This was a première. It was the very first time that baritone Matthias Goerne and fortepiano specialist Kristian Bezuidenhout had shared the stage for a public concert. Their recital of Beethoven Lieder, setting the better-known of his songs, such as An die ferne Geliebte and Adelaide in the context of some of his other output in this idiom was intensely musical and thought-provoking throughout.

Matthias Goerne © Marco Borggreve
Matthias Goerne
© Marco Borggreve

The two performers started their exploration of this world not with a bang but with a whisper. The opening song was one of the most intimate and quietest of Beethoven’s 80+ songs, and one of the last to be written, Resignation from 1817. This was clever programming. It drew in the audience's attention, by bringing us straight to a quiet place in the fascinating and different small-scale sound-world of the fortepiano.

This concert brought to the fore Bezuidenhout's instinctive and infallible sense of pacing and timing. What a blessing for a singer. The relative lack of resonance of the fortepiano – a beautiful-toned Dutch copy of an 1824 Graf instrument – means that the silence as jumping off point into the next phrase always starts earlier than with a modern grand piano. That silence then gives both performers the chance to plot the next leap, the next tempo, and the joy of this recital was the unanimity with which they made each and every step. An die ferne Geliebte (To the distant beloved) was masterful. Bezuidenhout’s way of ending songs – the pianist almost always gets the last quiet word – was perfectly calibrated and judged without exception.

Beethoven’s songs, as Misha Donat pointed out in the programme note for last night’s concert, were mostly written “before Schubert had begun his career in the field of Lieder”. So it was always going to be fascinating to hear and to see a singer who has played opera’s obsessives and deranged murderers like Orest in Strauss’ Elektra, or Berg’s Wozzeck, would adapt to a world constrained by Biedermeier gentility. Goerne is a vastly experienced singer of Lieder, so the question was not one of whether he could, but of how he would.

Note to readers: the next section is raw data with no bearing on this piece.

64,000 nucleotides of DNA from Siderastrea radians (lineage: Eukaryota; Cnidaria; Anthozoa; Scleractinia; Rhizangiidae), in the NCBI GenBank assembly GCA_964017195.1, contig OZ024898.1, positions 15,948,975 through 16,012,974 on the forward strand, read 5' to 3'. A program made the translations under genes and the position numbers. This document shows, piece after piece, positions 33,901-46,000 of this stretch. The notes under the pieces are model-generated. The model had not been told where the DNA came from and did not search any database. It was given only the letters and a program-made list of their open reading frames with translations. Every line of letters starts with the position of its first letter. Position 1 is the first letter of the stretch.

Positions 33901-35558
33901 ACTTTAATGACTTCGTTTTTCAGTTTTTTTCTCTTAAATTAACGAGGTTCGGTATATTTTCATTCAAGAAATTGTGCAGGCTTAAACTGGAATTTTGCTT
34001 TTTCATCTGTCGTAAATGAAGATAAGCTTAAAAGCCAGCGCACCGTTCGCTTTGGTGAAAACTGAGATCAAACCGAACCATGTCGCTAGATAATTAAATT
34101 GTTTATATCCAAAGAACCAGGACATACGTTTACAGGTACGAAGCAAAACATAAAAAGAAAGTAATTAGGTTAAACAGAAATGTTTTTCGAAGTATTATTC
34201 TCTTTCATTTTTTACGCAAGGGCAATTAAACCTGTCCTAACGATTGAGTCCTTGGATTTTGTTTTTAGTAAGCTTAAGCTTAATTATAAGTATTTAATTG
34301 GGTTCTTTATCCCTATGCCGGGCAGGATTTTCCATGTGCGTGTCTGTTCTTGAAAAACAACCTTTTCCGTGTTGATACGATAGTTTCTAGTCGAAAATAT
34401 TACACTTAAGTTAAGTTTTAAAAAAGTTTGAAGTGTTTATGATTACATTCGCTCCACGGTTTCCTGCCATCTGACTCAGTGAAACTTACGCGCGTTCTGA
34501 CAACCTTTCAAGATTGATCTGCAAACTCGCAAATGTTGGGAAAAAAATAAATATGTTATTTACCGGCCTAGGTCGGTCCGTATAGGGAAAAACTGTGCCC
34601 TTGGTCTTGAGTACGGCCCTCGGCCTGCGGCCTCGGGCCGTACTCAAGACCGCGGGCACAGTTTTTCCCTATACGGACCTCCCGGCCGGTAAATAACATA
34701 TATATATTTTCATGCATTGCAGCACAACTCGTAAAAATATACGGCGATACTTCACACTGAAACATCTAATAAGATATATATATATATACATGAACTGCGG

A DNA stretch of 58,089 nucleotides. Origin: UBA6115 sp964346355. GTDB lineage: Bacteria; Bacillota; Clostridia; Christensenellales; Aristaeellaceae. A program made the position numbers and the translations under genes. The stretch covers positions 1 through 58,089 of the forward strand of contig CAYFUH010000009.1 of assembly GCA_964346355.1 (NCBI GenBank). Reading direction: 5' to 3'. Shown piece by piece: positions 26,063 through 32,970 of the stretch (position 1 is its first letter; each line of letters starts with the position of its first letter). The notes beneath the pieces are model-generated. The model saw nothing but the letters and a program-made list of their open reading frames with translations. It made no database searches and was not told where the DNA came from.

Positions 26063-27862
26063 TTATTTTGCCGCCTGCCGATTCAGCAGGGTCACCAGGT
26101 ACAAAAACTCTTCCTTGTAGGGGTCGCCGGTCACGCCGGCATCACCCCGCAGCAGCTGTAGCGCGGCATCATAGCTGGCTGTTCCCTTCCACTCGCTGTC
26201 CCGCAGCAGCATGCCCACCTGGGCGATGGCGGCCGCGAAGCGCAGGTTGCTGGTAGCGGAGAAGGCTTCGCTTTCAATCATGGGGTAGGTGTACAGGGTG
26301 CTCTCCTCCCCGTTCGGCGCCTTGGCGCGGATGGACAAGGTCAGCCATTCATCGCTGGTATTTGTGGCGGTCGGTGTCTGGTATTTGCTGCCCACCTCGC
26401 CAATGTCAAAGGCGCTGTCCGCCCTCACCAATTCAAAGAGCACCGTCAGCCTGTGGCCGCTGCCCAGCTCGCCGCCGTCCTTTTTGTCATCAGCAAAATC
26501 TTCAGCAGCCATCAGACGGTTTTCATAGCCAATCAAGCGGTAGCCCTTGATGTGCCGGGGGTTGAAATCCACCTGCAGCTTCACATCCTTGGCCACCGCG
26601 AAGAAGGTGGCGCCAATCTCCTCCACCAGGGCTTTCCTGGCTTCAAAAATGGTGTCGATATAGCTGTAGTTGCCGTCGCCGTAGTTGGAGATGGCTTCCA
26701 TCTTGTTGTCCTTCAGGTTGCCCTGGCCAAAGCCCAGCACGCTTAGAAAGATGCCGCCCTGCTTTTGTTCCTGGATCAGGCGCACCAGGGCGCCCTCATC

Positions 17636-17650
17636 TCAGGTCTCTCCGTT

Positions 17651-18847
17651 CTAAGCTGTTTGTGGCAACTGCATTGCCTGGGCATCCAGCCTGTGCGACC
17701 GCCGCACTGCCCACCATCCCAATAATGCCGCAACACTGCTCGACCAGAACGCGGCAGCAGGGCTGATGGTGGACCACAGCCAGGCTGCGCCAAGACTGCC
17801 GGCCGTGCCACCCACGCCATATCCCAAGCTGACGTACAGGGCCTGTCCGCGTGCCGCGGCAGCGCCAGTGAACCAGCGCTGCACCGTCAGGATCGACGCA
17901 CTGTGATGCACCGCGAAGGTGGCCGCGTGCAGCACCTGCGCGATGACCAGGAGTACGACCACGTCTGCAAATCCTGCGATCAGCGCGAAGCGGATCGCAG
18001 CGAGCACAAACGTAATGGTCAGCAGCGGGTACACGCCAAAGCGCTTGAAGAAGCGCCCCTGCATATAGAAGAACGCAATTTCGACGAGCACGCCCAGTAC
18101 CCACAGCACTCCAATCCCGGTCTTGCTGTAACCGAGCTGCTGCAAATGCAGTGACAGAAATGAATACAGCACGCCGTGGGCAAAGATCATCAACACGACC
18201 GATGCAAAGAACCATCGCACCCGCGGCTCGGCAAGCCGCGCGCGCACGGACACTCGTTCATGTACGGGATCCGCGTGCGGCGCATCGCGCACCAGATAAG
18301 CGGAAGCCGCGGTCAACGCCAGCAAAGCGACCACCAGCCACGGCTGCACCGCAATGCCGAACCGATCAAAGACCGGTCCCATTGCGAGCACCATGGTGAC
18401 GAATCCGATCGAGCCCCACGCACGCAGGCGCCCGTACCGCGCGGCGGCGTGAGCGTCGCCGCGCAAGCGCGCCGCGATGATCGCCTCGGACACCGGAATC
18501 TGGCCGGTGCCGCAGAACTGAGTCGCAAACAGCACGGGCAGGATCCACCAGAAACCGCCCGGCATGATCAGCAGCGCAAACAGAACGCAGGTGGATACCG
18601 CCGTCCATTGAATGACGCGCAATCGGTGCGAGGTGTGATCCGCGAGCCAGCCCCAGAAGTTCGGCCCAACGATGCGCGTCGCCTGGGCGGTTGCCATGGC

Kristian Bezuidenhout © Marco Borggreve
Kristian Bezuidenhout
© Marco Borggreve

How indeed. The answer is all about musicality, about exquisite phrasing. Das Liedchen von der Ruhe was a real partnership, like a present being passed back and forth from pianist to singer. The Goethe setting Maigesang has often sounded – even with Dietrich Fischer-Dieskau –  like a speedy shopping list of German romantic tropes. In Goerne’s performance it had the right cumulative effect. The dark and brooding minor hues of Vom Tode in the Gellert songs were poignant, memorable. This was one of the highlights of the evening.

Goerne’s vocal control and his evenness of tone allow him to elongate, to savour, and momentarily to pause over words such as “Du Gott der Langmut und Geduld” (God of patience and forbearance) from the last of the Gellert songs, and to reinforce their significance by the way he sings them. Another lovely example of that was that image of an angel counting his tears, repeated several times like a mantra in the song An die Hoffnung. That image certainly stays in the mind.

Goerne and Bezuidenhout sent the audience home happy with a sprightly study of being totally captivated in love, Beethoven's setting of Goethe's Neue Liebe, neues Leben, and thus with the question of whether Beethoven has ensnared them, or if another composer will be able to lure Goerne and Bezuidenhout. Schubert will clearly beckon, but perhaps also Weber and Carl Loewe. It will be fascinating  to see this new partnership develop after such a strong start.